Obviously my caution to you was not heard, as I see you have made yet another revert today. Consider this a formal warning. You are in breach of Wikipedia's edit warring policy, and you will be blocked if you make another revert along these lines at this article. The discussion at WT:BLP has made it clear that your interpretation of his policy does not have consensus support, therefore is not a shield from behind which you may battle against several editors to retain the version you personally favour. Start a request for comment on the matter if you would like to gain more input, but the edit warring stops now. Resolute 13:45, 19 September 2012 (UTC)

If an editor who is an administrator is going to move discussions of a specific issue on an article from the talk page for that article to the Wikipedia project page for Biographies of living persons then there may be some danger of confusion as to exactly what is being discussed and where the concensus lies. There is also the problem of missing things, I didn't see your caution. At BLP talk I cited several pieces of guidance from the project page Biographies of living persons in support of my edit and a general point about the real name and other details of a retired living adult industry performer being in an article. It's quite true that no editors completely agreed with my interpretation. However I would point out that didn't just give an interpretation, I cited the actual text of the project page at length and repeatedly, people can go there and see if I have misrepresented the straightforward meaning of the text on the project page discussion at WT:BLP. They can also decide if the project page carries any weight in discussion, and reflects actual practice on Wikipedia. Overagainst (talk) 15:42, 19 September 2012 (UTC)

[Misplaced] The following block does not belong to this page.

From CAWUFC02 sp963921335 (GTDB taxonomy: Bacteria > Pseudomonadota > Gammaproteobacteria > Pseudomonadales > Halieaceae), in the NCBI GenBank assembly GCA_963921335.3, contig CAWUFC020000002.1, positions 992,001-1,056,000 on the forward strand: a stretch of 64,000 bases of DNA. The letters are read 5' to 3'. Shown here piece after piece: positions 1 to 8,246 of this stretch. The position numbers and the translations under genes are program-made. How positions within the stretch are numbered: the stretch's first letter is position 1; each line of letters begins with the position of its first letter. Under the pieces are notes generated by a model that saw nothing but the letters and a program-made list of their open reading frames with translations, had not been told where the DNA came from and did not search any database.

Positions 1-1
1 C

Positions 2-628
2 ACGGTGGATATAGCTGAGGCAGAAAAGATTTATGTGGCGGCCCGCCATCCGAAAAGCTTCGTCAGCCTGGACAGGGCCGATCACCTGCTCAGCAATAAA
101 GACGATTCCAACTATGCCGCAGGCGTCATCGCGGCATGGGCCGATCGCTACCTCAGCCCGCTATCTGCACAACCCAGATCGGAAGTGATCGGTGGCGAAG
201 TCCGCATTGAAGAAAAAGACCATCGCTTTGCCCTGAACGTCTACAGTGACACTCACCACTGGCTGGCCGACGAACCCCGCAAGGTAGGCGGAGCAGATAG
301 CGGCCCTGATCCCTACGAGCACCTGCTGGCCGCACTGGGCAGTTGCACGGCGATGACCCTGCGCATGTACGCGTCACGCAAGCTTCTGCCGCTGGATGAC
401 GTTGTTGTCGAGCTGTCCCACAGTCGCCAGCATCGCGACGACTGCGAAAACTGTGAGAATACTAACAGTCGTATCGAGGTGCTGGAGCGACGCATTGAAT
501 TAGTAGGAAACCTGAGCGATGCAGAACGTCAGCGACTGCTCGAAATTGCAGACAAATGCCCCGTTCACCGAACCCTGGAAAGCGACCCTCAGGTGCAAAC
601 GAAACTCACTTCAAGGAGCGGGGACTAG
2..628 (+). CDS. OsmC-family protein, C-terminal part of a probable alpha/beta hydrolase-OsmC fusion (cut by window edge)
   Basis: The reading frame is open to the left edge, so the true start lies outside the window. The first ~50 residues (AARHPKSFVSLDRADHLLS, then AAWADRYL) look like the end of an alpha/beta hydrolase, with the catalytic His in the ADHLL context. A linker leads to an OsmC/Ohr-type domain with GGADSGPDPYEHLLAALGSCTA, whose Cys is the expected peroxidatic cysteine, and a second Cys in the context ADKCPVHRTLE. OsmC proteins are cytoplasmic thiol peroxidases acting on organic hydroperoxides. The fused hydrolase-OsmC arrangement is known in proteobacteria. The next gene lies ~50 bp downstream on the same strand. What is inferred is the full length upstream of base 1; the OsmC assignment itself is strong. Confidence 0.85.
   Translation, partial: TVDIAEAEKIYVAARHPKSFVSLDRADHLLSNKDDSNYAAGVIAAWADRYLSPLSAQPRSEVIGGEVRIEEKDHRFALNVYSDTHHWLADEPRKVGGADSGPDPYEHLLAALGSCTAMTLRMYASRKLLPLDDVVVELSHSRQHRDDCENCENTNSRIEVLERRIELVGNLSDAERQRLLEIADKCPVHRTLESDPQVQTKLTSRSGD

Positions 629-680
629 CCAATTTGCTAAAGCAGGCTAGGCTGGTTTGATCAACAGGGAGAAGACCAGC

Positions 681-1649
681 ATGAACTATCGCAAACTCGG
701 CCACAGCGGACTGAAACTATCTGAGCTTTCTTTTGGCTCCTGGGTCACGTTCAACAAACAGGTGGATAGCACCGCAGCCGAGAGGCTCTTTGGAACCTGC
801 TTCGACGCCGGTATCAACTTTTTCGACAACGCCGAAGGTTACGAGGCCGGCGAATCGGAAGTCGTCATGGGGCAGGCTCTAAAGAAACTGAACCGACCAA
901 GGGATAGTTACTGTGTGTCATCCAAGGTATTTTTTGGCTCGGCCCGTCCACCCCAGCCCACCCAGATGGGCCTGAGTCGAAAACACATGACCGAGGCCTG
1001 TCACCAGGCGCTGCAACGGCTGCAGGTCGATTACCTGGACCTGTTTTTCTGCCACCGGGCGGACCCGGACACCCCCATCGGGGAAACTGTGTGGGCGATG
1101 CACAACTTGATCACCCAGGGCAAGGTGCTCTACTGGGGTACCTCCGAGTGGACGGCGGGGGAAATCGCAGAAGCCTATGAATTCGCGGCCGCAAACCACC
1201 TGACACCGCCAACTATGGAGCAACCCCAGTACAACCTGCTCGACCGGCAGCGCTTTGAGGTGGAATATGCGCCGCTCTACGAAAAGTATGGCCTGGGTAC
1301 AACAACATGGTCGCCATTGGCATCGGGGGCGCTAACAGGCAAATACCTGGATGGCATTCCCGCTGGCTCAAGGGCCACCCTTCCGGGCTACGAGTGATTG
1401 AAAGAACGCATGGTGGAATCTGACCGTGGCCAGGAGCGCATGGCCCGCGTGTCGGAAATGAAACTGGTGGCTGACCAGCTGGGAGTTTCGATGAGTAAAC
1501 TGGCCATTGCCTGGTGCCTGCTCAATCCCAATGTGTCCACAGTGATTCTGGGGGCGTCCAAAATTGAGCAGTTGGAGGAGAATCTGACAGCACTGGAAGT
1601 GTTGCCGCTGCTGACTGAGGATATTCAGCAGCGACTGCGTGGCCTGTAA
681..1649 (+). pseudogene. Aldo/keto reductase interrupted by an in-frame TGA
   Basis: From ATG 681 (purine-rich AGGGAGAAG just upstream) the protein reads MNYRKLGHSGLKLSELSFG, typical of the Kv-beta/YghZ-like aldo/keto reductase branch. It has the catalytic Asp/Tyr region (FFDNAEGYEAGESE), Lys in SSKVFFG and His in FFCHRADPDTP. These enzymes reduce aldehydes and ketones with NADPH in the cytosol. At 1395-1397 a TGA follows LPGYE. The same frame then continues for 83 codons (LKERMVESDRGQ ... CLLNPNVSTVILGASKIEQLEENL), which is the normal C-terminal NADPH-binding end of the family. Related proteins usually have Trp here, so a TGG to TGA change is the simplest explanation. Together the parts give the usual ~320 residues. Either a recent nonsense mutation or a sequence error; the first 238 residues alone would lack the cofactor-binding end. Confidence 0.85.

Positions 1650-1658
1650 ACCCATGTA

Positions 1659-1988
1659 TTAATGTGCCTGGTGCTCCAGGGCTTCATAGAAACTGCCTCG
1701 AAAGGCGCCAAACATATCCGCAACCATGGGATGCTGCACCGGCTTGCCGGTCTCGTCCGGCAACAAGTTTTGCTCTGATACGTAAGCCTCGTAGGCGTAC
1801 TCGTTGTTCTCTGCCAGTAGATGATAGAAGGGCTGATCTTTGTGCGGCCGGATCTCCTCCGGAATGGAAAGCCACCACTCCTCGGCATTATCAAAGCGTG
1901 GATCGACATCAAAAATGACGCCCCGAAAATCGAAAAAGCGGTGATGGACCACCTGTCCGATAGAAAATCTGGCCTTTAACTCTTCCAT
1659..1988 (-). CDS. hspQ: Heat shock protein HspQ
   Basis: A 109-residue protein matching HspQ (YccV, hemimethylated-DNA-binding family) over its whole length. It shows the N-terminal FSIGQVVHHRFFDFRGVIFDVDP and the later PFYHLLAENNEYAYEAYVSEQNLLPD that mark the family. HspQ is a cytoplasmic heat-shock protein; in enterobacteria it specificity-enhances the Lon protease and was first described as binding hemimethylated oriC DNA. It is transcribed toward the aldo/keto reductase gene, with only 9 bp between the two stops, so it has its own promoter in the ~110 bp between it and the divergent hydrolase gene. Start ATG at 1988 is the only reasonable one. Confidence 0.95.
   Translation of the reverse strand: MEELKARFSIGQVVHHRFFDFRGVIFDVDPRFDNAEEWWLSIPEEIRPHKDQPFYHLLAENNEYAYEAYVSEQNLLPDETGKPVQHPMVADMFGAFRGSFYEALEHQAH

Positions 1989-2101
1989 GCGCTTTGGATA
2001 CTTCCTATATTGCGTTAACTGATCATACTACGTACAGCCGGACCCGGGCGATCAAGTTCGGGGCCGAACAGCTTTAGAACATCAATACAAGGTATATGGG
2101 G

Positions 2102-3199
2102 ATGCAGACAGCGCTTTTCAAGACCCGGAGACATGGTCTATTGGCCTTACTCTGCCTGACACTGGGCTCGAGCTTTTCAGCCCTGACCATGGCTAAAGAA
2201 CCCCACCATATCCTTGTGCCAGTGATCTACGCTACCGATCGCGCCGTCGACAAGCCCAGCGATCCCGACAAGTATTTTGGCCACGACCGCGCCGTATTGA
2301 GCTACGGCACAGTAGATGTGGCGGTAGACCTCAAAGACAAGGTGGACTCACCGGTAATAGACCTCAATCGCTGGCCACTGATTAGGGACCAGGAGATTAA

I have no issue with you pressing your argument, but it is clearly inappropriate for you to be warring on the article itself to enforce your preferred version while a discussion, which is clearly not currently in your favour, is ongoing. I have read your arguments in the discussions both at WT:BLP and the article talk page, but those are immaterial to your edit warring. Continue to make your case, but I stand by my warning. Further reverts will result in a block. Resolute 15:54, 19 September 2012 (UTC)
In my defence I accepted defeat on the main issue of the removal of the name quite a while ago. That final revert you're complaining about was of an edit on a living person bio tagged page and it had the following edit summary: "WP:MOS, using Vivian Leigh, FA article, as model". Vivian Leigh is long since dead.Overagainst (talk) 16:55, 19 September 2012 (UTC)

────────────────────────────────────────────────────────────────────────────────────────────────────I've acted to revert your last edit, which was in clear violation of the consensus at WT:BLP. And as I stated at Talk:Annabel Chong just now regarding the name: